We had a quick two days in Berlin, but we definitely got our fill of 20th century history from the Third Reich to the Cold War.
Berlin is a strange city because there is no real downtown. Most of its buildings are fairly new, and the obviously old ones are pockmarked with bullet holes and shrapnel hits.
It’s no secret that WWII had a huge impact on how the city developed in the second half of the 20th century. The war saw more than 70 per cent of Berlin’s buildings destroyed through bombing.
There was so much rubble lying around after the war that when it was removed, seven manmade hills were created on the outskirts of Berlin. One hill was big enough to be used a centre for winter sports including downhill and cross-country skiing.
Our Third Reich tour took us to places that were significant during the Nazi era. We saw the place where Claus von Stauffenberg and three others were executed for a failed assassination attempt on Hitler made famous by the movie, Valkyrie. We also saw the site of the former Gestapo headquarters that now houses a museum about the Nazi era, as well as the building that was the Luftwaffe headquarters (which ironically was never bombed.)
We traced the last days of the Third Reich and the advancing Red Army forces, but we had to use our imagination for most of the sites because there is nothing left. Even Hitler’s bunker is now covered by a parking lot and looks quite unremarkable.
The last site we saw in Berlin was the Memorial to the Murdered Jews of Europe. There has been a lot of criticism of the memorial because some people don’t see it as representative of the Jewish fate. But the artist was trying to represent an “ordered system that has lost touch with human reason” and I found he achieved this sentiment. When you walk through, it’s easy to lose who you’re with. I think if you spend some time contemplating the site, it is a good metaphor for people who lost everything during that period.
Today’s Germany goes out of its way to educate about those 12 years of horror under the Nazi regime. But Germans face a Catch 22 when talking about the Nazi period because they don’t want to create a rally point for neo-Nazis. At the same time, they don’t want to be accused of failing to highlight an event or place that needs to be talked about.
The outcome of WWII led directly to the Cold War period between the US and the Soviet Union, so we took a walking tour past places relevant to that period of history. We saw the remaining section of the Berlin wall that stood between 1961 and 1989, which the Democratic Republic of Germany (GDR) built to stop the brain drain of East Germans leaving the country.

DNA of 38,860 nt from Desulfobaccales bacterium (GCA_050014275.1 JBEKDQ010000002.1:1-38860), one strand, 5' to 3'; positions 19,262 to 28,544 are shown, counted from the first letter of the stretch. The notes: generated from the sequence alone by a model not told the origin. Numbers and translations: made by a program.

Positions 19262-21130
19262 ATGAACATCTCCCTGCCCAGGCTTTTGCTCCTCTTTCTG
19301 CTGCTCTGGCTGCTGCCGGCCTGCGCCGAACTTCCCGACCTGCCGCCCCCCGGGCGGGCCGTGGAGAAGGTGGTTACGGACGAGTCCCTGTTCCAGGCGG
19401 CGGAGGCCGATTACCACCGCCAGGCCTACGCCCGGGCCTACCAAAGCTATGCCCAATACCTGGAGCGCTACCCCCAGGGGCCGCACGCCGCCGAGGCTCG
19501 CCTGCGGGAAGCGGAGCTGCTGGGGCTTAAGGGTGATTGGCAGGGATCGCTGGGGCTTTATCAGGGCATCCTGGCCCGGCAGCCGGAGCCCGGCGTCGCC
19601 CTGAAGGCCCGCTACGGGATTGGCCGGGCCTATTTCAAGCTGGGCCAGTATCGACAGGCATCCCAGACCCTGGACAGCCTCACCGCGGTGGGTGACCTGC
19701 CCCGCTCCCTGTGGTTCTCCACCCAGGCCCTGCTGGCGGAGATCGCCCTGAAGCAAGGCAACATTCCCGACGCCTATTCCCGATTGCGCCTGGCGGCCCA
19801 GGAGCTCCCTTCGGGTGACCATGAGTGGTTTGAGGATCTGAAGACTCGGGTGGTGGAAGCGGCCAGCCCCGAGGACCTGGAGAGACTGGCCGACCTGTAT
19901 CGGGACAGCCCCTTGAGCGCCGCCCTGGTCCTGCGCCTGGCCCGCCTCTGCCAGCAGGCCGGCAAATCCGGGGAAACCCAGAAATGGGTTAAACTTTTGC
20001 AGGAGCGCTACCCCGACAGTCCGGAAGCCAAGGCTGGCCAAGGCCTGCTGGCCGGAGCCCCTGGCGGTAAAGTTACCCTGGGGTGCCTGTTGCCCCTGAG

The wall was explained to citizens as an “anti-fascist protection wall” designed to keep Westerners out who still subscribed to Hitler’s beliefs. However, the wall was definitely more suited to keeping people in, with barbed wire, concrete walls, watch towers and land mines. The inner section of the outer wall was painted white to better see people escaping at night, and surrounded by sand to track footprints.
About 5,000 people managed to escape East Berlin after the wall went up, and our guide highlighted interesting ways they achieved this. Some of the methods included a tight rope, zip line, and hot air balloon. One person even commandeered a train and drove it down some decommissioned tracks.
The wall is highly protected because most of it was carted away in the early 90s when it was torn down. Pieces can be found in closets around the world (please, I know I’m not the only one), so the remaining stretch of wall is about a block long and fenced off to the public.
Our guide called the rest of the former GDR sites in East Berlin a type of “Disneyland.” Checkpoint Charlie has long been torn down, and the American soldiers “guarding” sandbags on the site are actually strippers who charge a fee to those wanting their picture taken with them (see cover photo). What you see of the former GDR in Berlin today is mostly fake.
One of the questions people have asked me recently has been about the refugee crisis in Europe. Trust me, I’ve been looking – but we have seen almost nothing. Mostly what we’ve noticed are signs in public restrooms urging people to donate money.
Except for a delay entering Germany from Austria due to an impromptu police check, we haven’t experienced much to do with the mass migration. The larger cities are very cosmopolitan with people from everywhere, so it’s hard to tell who is a refugee and who is a third generation immigrant when you don’t speak the language. Many of the refugees have been given accommodation in smaller towns, so you don’t see large tents in more densely populated areas.
We’ve asked our friends and other Germans how they feel about the million-plus refugees that have sought asylum over the past couple of years from Syria (Kind of makes Canada’s 25,000 look rather paltry). Most seem to understand the need to help, and don’t seem to be resentful of it. Our tour guide made a rather poignant point when he said that while the rest of the world sees the current situation as a crisis, Germans don’t. Berliners in particular have historically made room for refugees, beginning in the 1600s with the Huguenots.
The next time we visit Berlin we’ll make time for its arts and culture side. Germans would love the rest of the world to remember its many contributions to humanity; not just those horrible 12 years that were devastating for so many.